Is a Bakers Cyst
Causing Your Knee Joint Pain?

A Bakers Cyst, also called a Popliteal Cyst, can be an annoying knee joint pain condition. What are they and what can you do about them?

What is a Bakers Cyst?

This posterior knee cyst is simply excessive swelling of the bursa in the back of the knee. Bursae function to help provide cushioning and lubrication between bones and tendons. Inflammation of the bursa causes it to protrude in the posterior aspect of the knee, often between the hamstring and calf muscles.

Fluid that builds up behind the knee can be the result of synovial fluid or swelling associated with other common knee conditions. Such conditions can include knee osteoarthritis, meniscus tears , and even rheumatoid arthritis. This posterior knee cyst can also develop following knee surgeries.

Bakers Cyst

Typical Symptoms

The most common symptoms of these cysts are pain and swelling behind the knee. Less often limitation of knee mobility may also occur. Specifically the ability to fully bend the knee can become limited. In the position of full knee flexion, a sensation of a “pinch” can be felt. Occasionally specific activities such as kneeling can be painful. However, in general they are not aggravated with specific activities.

Typical Treatment Protocol

The most common means of treating these cysts are through anti-inflammatory medication (consult your doctor regarding medications). Both oral and topical creams can help reduce cyst swelling. In cases when medication is not effective, a cortisone injection is a reasonable treatment choice.

The use of ice massage can also be helpful in reducing this posterior knee swelling. Simply fill Styrofoam cups up with water and put them in the freezer. Once the water is frozen, peel off the top of the cup, exposing the ice. Massage the back of your knee for three to five minutes.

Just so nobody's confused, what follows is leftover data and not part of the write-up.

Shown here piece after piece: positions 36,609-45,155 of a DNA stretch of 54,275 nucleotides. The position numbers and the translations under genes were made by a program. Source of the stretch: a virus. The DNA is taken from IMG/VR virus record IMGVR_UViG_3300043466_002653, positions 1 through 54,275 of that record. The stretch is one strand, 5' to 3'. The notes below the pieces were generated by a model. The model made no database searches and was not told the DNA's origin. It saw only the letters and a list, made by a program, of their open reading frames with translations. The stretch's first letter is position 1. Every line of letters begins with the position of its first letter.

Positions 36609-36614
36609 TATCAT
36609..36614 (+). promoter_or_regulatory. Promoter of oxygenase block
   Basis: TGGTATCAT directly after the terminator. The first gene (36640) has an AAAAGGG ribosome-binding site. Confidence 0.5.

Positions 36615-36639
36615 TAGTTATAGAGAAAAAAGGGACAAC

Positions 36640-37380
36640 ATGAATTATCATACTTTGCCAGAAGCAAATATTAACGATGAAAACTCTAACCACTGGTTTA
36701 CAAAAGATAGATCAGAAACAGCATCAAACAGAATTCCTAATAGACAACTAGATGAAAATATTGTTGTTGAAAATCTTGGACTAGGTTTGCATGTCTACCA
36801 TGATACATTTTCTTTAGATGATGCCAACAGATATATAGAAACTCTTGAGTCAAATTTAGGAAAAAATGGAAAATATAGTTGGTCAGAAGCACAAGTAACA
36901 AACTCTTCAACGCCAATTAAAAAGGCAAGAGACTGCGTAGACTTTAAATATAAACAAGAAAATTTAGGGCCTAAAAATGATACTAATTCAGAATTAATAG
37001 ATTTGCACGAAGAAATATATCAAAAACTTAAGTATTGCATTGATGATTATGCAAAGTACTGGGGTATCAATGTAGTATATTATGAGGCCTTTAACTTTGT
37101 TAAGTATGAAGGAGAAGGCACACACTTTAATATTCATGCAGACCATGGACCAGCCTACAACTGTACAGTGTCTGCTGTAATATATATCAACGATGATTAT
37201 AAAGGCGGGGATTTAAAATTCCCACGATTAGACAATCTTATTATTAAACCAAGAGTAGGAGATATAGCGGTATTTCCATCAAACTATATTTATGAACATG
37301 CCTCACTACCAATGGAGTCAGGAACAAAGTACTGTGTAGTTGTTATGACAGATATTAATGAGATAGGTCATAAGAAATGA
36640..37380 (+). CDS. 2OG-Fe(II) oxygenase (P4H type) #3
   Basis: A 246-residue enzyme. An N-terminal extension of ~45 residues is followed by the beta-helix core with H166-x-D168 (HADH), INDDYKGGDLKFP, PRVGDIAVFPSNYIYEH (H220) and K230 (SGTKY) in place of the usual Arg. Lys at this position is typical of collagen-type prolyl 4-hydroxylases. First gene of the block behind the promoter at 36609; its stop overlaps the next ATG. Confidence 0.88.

In significant cases when other anti-inflammatory measures have not been effective, cortisone injections may be utilized.

Physical Therapy

Physical therapy can be helpful in reducing the swelling associated with these cysts. The use of ultrasound, massage, and iontophoresis are common treatment options for Bakers cysts.

Ultrasound can be used to help increase tissue temperature prior to doing soft tissue massage. A type of ultrasound called phonophoresis can also be used to help decrease inflammation. With this type of ultrasound, an anti-inflammatory medication is mixed with the ultrasound gel with the ultrasound treatment used to administer the medication.

Finally, iontophoresis is a modality in which an electrical device is used to deliver an anti-inflammatory medication located in an electrode to the region.

Generally with cysts,exercises are usually not helpful unless the cyst is associated with a secondary knee issue.

Surgery is rarely required for cyst removal. Because they pose no structural concern, managing pain is the only concern. Conservative treatment of anti-inflammatory medications, ice, and physical therapy are generally very effective in reducing symptoms related to this cyst.

If your posterior knee cyst is annoying, treatment options are available. Consult your doctor on determining the best treatment choice for you.

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